President Mohamed Mursi has said he supports the election of the grand imam of Al-Azhar – Published on Al-Ahram weekly online, by Gihan Shahine, 13 – 19 September 2012.
Inaugurating the first congress of student union federations at Al-Azhar University last week, President Mohamed Mursi said that he approved the election of the grand imam of Al-Azhar as well as of university leaderships.
The reshuffle of the leadership at Al-Azhar is already happening, and Mursi said that other universities would be reshuffled soon. Calls for changes at Al-Azhar would be met, he said, but this “should take place via practical and well-studied steps.”
Mursi’s support for the election of the Al-Azhar grand imam by a senior clergy authority, and not his appointment by presidential decree, appears to be in answer to calls from religious scholars and intellectuals to reinstate the centuries-old institution’s independence from the state.
Critics, however, charge that the Islamist president’s hints at reshuffling the leadership at Al-Azhar is perhaps an attempt on the part of the Brotherhood “to extend its hegemony” to the prestigious institution, a claim that Brotherhood members vehemently deny … //
… At a time when Egypt’s political elite had got bogged down in debates over the Islamic-versus liberal identity of post-revolutionary Egypt, Al-Azhar stepped into the fray as perhaps the only universally respected institution capable of bringing about national unity, or at least dialogue, among the different views.
This national dialogue resulted in the production of at least three important documents that many observers regard as possibly providing guidelines for the drafting of Egypt’s new post-revolutionary constitution. The documents, which also reiterate the institution’s support for the freedom of religious affiliation, expression and belief, have also been seen in the context of Al-Azhar’s attempt to reassert itself as the guardian of moderate Islam.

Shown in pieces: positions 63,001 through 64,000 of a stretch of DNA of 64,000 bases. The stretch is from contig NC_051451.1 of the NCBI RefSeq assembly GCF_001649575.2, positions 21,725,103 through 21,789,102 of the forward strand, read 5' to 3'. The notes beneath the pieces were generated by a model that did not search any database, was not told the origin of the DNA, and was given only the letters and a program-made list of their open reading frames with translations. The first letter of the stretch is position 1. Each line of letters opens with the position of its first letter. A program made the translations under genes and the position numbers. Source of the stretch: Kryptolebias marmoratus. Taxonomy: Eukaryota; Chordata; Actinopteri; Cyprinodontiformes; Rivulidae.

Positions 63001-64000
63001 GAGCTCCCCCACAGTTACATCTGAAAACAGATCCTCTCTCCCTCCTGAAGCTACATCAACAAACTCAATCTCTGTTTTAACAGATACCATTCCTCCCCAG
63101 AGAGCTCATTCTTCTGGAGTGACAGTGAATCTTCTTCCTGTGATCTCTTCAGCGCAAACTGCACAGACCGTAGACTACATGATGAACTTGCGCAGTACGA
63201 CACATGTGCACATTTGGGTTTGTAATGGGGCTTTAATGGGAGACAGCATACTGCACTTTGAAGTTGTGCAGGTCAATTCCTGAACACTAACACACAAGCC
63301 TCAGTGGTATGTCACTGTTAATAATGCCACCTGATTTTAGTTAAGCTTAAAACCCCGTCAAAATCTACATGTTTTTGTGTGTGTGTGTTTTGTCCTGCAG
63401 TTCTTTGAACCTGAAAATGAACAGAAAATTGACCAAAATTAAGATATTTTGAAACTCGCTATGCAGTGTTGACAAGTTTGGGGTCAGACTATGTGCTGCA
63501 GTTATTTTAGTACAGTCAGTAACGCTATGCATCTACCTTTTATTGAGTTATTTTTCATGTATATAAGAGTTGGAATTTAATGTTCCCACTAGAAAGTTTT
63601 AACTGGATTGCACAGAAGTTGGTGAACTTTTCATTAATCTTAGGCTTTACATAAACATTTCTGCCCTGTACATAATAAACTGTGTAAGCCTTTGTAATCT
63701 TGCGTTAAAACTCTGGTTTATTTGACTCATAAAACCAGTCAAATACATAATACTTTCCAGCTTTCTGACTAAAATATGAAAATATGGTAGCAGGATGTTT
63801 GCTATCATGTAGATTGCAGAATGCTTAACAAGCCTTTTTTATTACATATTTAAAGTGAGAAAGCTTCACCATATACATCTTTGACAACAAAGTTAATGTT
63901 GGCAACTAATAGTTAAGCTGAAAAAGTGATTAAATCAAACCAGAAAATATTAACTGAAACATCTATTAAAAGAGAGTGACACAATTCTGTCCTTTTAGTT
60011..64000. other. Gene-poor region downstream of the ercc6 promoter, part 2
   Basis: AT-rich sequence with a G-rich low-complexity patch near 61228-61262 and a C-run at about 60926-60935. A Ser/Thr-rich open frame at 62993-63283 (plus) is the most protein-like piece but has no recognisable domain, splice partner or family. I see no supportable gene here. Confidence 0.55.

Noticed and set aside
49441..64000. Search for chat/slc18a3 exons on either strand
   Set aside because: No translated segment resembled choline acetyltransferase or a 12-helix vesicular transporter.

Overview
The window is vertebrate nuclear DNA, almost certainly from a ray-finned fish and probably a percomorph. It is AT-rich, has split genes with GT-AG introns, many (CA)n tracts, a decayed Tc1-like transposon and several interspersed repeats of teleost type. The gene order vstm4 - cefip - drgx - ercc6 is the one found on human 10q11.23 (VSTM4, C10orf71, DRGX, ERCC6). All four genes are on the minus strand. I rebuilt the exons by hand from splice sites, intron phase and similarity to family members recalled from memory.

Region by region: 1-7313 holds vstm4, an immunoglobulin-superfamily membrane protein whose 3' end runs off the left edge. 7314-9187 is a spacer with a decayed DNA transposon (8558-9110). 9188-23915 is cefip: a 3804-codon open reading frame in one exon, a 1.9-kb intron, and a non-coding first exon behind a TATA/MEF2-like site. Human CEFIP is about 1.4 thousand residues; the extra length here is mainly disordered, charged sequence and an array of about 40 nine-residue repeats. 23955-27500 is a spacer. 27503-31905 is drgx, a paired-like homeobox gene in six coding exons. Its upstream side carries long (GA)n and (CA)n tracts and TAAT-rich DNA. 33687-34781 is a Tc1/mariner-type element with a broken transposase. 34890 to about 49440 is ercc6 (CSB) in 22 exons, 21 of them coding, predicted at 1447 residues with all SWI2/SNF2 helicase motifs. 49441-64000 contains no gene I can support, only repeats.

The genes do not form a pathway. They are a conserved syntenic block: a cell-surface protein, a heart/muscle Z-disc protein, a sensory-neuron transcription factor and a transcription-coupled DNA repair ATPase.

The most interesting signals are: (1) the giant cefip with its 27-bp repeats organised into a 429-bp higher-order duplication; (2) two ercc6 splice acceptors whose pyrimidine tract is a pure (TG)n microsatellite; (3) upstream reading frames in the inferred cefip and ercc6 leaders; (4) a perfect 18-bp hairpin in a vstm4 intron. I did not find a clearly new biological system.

“The Brothers simply do not want to have any strong institution stand in their way,” El-Ghitani commented “They will try to institute their members, or at least their sympathisers, in leading positions at Al-Azhar in order to seize power in the old university.”
El-Tayeb was previously known for his hardline stance against the Muslim Brotherhood when it was still an outlawed opposition group. In 2006, El-Tayeb, a former member of the now-dismantled National Democratic Party (NDP), condemned a military-style parade by Brotherhood students on campus in his capacity as the then president of Al-Azhar University, charging that they had worn black facemasks “like Hamas, Hizbullah and the Republican Guard in Iran.”
El-Tayeb had previously angered some conservative Muslims for being a critic of outward manifestations of piety, such as the veil or the wearing of beards, which he has described as possibly coming at the expense of true spiritual development.
He supported his predecessor’s ban on the niqab, or full face veil, among female Al-Azhar students on the grounds that it was not a religious obligation in Islam.
Recently, El-Tayeb also angered some Salafist party members for not answering their calls for the addition of a phrase stipulating that Al-Azhar be the only reference for the interpretation of Islamic Sharia law in the new constitution.
The FJP, however, condoned El-Tayeb’s suggestions that Article 2 of the constitution remain unchanged.
El-Ghitani referred to the incident when El-Tayeb was seated in the back during Mursi’s inauguration ceremony at Cairo University as a case of “the Brothers’ intended disrespect for the grand imam.”
The grand imam walked out of the ceremony, but it was later made clear that the seating had been an organisational error and not an insult. President Mursi was said to have extended an apology to the grand imam for “the lack of organisation that left him seated in the back of the room.”
Badreddin insists that “neither the president nor the Brotherhood are in conflict with Al-Azhar scholars, and definitely not with El-Tayeb, for whom they have deep respect.”
This respect for Al-Azhar, according to Badreddin, has been reflected in Mursi’s discourse and attitude in more than one incident. One case in point is that Mursi chose to perform his first Friday prayers at the Al-Azhar Mosque on the eve of his inauguration as Egypt’s first Islamist president. By doing that, Bareddin said, Mursi had “meant to send a message that Al-Azhar will remain the only pillar of moderate Islam.”
“He [Mursi] also insisted that he take the initiative when entering the mosque and shaking hands with the grand imam and other scholars, breaking the protocol that sheikhs should turn out to greet the president, in respect of the high-ranking position of scholars who, he has said, should be attended to, rather than attend to the people.” (full long text).